Short Stories, Tale Africa

Glimpses at Naherus (2)

 

By Samuel Sebbowa Bunnya, Uganda

You are a mad man. The rumors of the master’s ruthlessness were well founded. Rohorg clapped his hand over his mouth so as not to scream. The master held up the beating organ to the light of the candle near where the other man’s body had collapsed. He mumbled a few words and a cold wind filled the space between the flaps of the tent. He tossed the heart on the ground and turned his eyes back to Rohorg.

“All the paladins know that they are sacrifices in this great war against the protectors of Anil’s steeds.”

“Master,” Rohorg said. He had no other words afraid of turning into his friend. His eyes darted between the lifeless body of the man who had been his friend for the three months he had spent in the order and the frail master. Hash-shas was the only man to have taken pity on him and the master had taken him without a care in the world.

“Let me tell you something about our brotherhood child,” the master said. His aura had taken on a different sinister and ugly shade. It frightened Rohorg. “We serve one god. He is the king of all the dead gods.”

“I know master,” Rohorg said.

“No you do not,” the master said. “You are too young to know the truths of our order and faith.”

But I have heard the whispers of our birth. “I am still new in the order.”

“And you have potential.” The old man cleaned his hand with a silk cloth. “Brother Hash-shas knew his duty to our god. He knew what he had to do and he knew he would die. Whether in battle against those foul men or in his bed, he knew it was his fate to die. Our great god taught us that we have to die. Orhóvihir taught this to us when he cast his great father down from the throne of the heavens. Do you understand your fate?”

I must die but I do not wish to die by your hand. “I will die but not today.”

“It could be today child.”

Rohorg saw the dark intent in the master’s eyes. “Please master. I am still but a babe in this world.”

“For one that has seen so much death and destruction, that means nothing. Do you know how many years our great master blessed me with?” the old man sunk onto the cushion opposite Rohorg. “Do you have any ideas as to what we are capable of?” Rohorg shook his head and lowered his eyes from the grand master. “Look at me boy.”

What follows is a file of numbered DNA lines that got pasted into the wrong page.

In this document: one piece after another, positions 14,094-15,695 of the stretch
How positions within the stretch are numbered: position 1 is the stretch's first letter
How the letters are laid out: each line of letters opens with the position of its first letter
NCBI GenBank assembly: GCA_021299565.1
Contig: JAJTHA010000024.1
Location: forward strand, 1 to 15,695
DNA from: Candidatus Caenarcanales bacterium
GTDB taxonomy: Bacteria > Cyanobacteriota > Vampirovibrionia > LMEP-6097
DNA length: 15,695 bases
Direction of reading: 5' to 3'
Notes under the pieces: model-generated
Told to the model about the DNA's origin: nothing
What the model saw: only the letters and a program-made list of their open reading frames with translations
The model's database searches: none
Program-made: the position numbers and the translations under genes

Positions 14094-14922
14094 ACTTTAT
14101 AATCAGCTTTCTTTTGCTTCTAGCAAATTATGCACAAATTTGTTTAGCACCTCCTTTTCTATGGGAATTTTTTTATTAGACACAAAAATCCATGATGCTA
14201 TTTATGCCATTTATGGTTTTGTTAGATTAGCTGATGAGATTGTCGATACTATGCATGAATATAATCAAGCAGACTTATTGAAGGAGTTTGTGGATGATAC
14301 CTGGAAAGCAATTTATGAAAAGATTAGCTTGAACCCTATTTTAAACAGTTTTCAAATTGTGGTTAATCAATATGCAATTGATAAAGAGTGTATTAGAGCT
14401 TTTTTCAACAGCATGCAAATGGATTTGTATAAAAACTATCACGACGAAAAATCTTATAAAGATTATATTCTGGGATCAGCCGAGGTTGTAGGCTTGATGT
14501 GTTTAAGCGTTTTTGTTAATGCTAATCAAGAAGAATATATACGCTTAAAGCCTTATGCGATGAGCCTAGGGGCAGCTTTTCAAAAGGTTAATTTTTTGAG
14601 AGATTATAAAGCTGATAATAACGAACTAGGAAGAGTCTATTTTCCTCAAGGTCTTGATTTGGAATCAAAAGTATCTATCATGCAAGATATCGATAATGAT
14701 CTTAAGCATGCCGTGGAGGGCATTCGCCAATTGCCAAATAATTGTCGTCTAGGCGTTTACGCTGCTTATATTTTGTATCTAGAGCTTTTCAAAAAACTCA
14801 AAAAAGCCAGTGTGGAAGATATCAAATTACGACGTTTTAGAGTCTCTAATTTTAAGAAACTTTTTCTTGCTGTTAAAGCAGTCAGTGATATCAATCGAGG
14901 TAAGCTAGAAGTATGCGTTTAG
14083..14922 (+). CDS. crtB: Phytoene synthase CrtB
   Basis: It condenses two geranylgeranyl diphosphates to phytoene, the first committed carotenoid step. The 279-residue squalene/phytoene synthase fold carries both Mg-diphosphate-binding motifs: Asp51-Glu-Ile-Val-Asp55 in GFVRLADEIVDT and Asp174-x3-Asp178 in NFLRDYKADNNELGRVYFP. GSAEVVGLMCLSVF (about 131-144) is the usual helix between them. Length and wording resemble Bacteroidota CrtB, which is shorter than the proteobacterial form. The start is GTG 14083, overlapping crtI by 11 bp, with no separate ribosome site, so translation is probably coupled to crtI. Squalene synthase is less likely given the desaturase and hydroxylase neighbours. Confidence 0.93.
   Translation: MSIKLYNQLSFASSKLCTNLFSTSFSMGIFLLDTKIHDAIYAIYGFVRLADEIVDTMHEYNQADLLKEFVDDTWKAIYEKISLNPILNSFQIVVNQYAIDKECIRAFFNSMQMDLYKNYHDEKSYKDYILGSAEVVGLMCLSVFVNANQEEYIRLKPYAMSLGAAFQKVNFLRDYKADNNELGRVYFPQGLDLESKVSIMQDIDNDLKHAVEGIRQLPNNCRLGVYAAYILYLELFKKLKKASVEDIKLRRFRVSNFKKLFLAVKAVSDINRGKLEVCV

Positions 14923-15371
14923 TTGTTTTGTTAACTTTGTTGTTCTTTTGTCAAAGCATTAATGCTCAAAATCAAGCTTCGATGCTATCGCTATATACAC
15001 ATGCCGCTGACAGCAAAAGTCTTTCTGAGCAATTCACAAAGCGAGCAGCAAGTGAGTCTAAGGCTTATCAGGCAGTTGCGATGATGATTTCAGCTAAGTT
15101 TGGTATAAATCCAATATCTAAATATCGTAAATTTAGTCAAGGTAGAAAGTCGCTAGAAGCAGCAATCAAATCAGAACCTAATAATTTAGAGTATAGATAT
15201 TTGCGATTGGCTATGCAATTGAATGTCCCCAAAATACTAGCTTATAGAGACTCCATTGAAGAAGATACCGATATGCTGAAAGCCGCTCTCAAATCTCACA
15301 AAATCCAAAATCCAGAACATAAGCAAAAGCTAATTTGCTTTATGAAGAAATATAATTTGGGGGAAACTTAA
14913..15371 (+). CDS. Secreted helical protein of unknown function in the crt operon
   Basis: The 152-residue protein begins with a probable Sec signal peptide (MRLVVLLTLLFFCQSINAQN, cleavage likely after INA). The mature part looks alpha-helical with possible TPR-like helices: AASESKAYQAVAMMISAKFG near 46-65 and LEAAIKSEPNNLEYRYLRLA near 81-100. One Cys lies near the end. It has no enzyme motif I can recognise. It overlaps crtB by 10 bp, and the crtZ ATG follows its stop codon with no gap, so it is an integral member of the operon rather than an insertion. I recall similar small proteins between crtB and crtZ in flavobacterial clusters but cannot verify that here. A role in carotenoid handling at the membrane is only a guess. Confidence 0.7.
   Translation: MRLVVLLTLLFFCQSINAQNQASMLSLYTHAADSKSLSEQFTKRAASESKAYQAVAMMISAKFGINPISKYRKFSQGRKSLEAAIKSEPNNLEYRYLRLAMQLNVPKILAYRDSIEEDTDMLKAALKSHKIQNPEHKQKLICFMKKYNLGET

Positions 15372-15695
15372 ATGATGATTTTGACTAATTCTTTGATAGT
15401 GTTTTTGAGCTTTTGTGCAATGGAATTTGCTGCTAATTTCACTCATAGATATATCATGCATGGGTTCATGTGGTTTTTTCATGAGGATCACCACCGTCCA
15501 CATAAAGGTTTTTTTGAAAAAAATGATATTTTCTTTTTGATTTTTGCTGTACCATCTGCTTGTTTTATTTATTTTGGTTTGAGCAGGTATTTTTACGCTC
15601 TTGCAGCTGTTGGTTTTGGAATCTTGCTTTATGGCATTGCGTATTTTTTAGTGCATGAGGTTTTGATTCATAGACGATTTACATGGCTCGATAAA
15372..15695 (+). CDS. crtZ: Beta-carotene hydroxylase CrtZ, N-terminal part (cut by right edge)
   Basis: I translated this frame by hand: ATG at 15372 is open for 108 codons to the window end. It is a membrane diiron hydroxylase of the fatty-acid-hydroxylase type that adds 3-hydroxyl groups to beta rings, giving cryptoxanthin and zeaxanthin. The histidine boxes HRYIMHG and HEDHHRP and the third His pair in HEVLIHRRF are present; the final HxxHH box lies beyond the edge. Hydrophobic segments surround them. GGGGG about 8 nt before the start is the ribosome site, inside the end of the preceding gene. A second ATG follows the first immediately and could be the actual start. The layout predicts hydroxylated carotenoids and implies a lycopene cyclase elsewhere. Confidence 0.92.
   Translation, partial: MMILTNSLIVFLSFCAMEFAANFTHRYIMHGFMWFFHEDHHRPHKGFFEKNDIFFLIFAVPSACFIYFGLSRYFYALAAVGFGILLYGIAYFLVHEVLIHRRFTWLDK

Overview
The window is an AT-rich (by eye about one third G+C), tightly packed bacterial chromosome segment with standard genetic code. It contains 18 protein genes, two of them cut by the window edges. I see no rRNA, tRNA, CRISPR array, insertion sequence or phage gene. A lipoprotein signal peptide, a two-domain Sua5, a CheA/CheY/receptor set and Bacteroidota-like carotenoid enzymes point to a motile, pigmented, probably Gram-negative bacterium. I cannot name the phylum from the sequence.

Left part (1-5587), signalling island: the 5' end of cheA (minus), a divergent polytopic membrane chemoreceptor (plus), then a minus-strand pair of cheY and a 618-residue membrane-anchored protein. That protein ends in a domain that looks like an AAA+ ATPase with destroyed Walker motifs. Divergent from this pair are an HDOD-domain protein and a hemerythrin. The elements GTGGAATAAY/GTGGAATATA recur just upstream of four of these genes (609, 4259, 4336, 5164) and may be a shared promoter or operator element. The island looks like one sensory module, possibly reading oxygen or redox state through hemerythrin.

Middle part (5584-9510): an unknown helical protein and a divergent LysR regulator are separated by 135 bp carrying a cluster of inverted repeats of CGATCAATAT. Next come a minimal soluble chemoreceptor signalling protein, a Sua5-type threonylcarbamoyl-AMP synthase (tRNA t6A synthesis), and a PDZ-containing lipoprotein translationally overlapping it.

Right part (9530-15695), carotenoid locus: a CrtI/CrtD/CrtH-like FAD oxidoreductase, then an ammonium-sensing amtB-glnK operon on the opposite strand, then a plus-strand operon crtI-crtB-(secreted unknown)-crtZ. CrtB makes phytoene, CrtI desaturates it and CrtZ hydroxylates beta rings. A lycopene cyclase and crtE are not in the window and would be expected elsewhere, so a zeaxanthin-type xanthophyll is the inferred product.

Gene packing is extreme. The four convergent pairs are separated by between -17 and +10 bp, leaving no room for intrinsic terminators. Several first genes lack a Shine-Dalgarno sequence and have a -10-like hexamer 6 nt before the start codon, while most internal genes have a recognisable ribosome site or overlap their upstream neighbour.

I do not wish to share the same fate as him. Rohorg’s eyes stole to the dead body of Hash-shas before meeting the dark eyes of the master. His fear made him braver than he would have been. He saw the tale of a thousand years in the man’s face. He was intrigued more than frightened by this. He was not as frightened as he thought he would be being so close to the man.

“Ah…you can see it too.” The master laughed. It was a low and evil cackle.

“I do not understand,” Rohorg stuttered.

“You are too young to understand,” the master said. His ancient face burned with an evil that Rohorg had never seen. The dark lines seemed to take on a shade of deeper malevolence than they had before. “But for the first time in years, there is finally one with the power to be a master as much as I am.” The man air around the man became musty and tense grabbing Rohorg by the shoulders.

The master was in his face; their noses almost touching. He could smell the acrid and wasteful breath of the ancient man. He could see all the lines and dots on his haggard skin. Rohorg was confused. He had not seen the man move. He looked round but there was nothing but the cushions he had been sitting on. How did I move here? He looked into the dark pools of malice and disregard. The master did not even flinch as the air round them got mustier.

“You see child,” the gods that rule the Varyyin are evil creatures. They have no sense of loyalty to their children. They know nothing of true power and only seem to want to keep us tamed and powerless.” The old man’s brow darkened. “I have seen how evil they can be if they so chose. It is these gods that destroyed our master for trying to evolve.”

“How would you know?” Rohorg asked. He could feel the fear creeping back into him. There was something sinister about the man before him. “You do not know their gods as much as they do not know of our great god.”

The old man stretched his bony hand and for the first time the dark marks on his skin became visible. He saw the flattering marking of a creature that Rohorg had only seen once in the skirmish against their enemies. He saw the face of an enemy he had seen through the gap in his visor as they rode against the armies of the Varyyin. Were you one of them? He looked into the master’s malicious eyes.

“I was once one of the Varyyin.” The master looked at him as a strange fire circled them. “I was there from the start. I was one of their sons and I was the one who saw the folly of the Varyyin in siding with the gods long forgotten.”

“Please, I do not know the meaning of this.”

“Let me tell you a story young master Rohorg,” the master said. The flame and musty air disappeared with one snap of the master’s fingers. Rohorg found his ass on the cushions it has been on a few moments ago. His fear of the old man intensified. “Wouldn’t you like that?”

“I would master.” He looked straight at the master. “I have only heard rumors.”

“Are they lies?” the master asked.

“I do not know.” Rohorg could not tear his eyes away from the man. Something made him try to look deeper into the man’s soul. He could see nothing but he could feel it flaring inside the man’s chest.

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